Wednesday, February 2, 2011

clay faces

On MLK Day I went to the first of 3 free clay classes offered at our local clay store. I'm really excited I got a spot in the class as I have been on the waiting list for 3 years! 9 other ladies, all in art education, and I spent the morning learning how to make clay heads and the afternoon perfecting our kiln firing technique and knowledge. (P.S. I learned why it is really not a good idea to glaze before you bisque fire even if it is more convenient)
With permission I documented the process of making my clay head. I had a hard time with this project. Some of ladies also struggled and some had no problem. This was introduced as a beginning project but I question that. It took all of us a good 2 to 3 hours to complete our heads. One step has you push a hole into the head from the neck area to hollow it out and help form the face. I had a hard time with this step, my finger were too short and I have normal size adult hands.
So I would save this one for students who have either more time to work, or more clay experience or maybe are on the older side.
Enjoy laughing at the photos of my attempts!
start with 2 one pound blocks of clay

make one into a ball

use your thumbs to press indents for the eyes and push clay up to make the nose. Use your nail or a pencil to draw a smile.

make the eyeballs to go into the eye sockets (about marble sized)

put a coil of clay across the top and bottom of the eyeball to make the eye lids, smooth them on but leave a strong "brow" bone. Use your finger to start pulling the lips apart

add coils for the lips and try to smooth into the face and keep a natural smile look (ummm....that is way easier said than done I found)

ok now we took the 2nd piece of clay and made it like a hollowed out boat. Flip it over. Attach the head to the upside down boat and pull clay from the back of the head and under the chin to create a neck . This is the only part I feel I did really well. Lots of people's heads tipped backwards but mine was looking straight ahead. Oh and you have to push your pointer finger up into the head to hollow it out a bit. You are supposed to push the cheeks from the inside out but my fingers were not strong enough to accomplish that goal so I had to build mine up with clay.

an hour has passed since the last photo. I got so involved trying to get done before time was up that I stopped taking photos. I used a pen to make the nostril holes and the pupils. It took me about 15 min to deal with the mouth but I still am so so on it. Then I added the hair with the garlic press. She had kind of snotty/judgmental look on her face so I decided to make her a high society lady and give her a little mink around her neck. That is my favorite part and was super fast to make compared to the face. The mink is also helping support her head.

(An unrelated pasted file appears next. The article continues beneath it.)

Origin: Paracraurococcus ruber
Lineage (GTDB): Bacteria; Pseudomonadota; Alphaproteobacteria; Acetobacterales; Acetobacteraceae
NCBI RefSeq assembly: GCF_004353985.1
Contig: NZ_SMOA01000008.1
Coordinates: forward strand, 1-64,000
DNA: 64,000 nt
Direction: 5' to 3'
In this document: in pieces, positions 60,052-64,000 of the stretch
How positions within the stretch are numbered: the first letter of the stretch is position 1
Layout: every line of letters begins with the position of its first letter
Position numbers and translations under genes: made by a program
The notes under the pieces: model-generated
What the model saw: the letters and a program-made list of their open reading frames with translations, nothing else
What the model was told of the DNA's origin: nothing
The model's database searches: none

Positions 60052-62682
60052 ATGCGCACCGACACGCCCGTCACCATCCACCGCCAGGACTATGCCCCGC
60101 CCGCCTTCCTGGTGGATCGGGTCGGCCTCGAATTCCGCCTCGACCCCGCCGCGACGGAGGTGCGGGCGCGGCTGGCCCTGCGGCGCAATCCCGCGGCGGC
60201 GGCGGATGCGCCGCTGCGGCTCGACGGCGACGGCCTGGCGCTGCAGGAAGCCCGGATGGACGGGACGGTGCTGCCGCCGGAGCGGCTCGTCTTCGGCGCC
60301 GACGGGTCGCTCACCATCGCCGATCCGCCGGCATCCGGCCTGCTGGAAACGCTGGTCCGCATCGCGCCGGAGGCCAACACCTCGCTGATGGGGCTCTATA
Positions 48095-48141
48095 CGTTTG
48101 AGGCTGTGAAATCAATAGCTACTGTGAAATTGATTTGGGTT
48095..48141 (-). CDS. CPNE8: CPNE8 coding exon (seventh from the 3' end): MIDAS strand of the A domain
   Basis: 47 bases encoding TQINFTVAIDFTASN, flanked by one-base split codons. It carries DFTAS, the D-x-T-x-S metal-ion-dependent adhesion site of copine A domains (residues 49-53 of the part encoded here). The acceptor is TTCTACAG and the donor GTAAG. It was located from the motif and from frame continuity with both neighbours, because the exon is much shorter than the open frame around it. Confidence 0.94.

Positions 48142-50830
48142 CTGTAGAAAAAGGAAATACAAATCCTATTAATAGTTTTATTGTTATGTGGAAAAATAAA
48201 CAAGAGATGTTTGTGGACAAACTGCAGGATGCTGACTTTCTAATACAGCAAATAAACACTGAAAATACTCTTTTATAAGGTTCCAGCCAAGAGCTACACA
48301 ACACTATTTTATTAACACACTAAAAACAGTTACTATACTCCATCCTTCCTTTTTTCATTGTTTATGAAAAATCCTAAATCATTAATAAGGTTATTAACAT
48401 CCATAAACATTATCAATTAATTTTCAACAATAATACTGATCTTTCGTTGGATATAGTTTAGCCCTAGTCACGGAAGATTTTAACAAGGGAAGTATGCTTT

And now for my classmates people (photos taken with their permission!)
my table-mates project

she did a great job with the hair and neck and shirt

look at the character she created! His ears and hat are amazing!

love the baseball hat!

and then we all saw hers and felt like a big bunch of losers. Can you tell she is a professional artist that does art classes on the side. I just love the mask. She reminds me of something from a Midsummer Nights dream.


  1. Thank you for sharing this post. I think you did such a great job and lucky you to get into the class!

  2. Just curiuous, Why is it not good to glaze before bisquing?

  3. Holly,
    The women who taught the class explainted that their is a compound similar to sulfur that occurs in clay. When the clay is bisque fired the sulfur like compounds can turn into gas and burn off. When you put glaze on before bisque firing you are not allowing the chemicals to be relased during firing as they are traped by the glaze. This can produce more "blow ups" and in high levels cause dangerous fumes.

  4. sorry about my crummy spelling during the last reply!

  5. I love your step by step photographs! These make things so much easier for my students. Can I show yours?

  6. these are so cool!!! i would love to try this project :)

  7. Tara,
    go ahead, but seriously try this project yourself first and make sure you feel you kids can do it. Like I said I had a bit of trouble with it and I've taken several clay classes over the years. Then again I could have been doing the adult obsessing about making it look "right" thing.

  8. Hello, I have a question about bisque firing this project. Since the clay was so thick...did any of the projects end up blowing up in the kiln? I would be surprised if none did, but I'm sure they looked great after they came out of the bisque fire and then you all glazed them! Let me know. Thanks!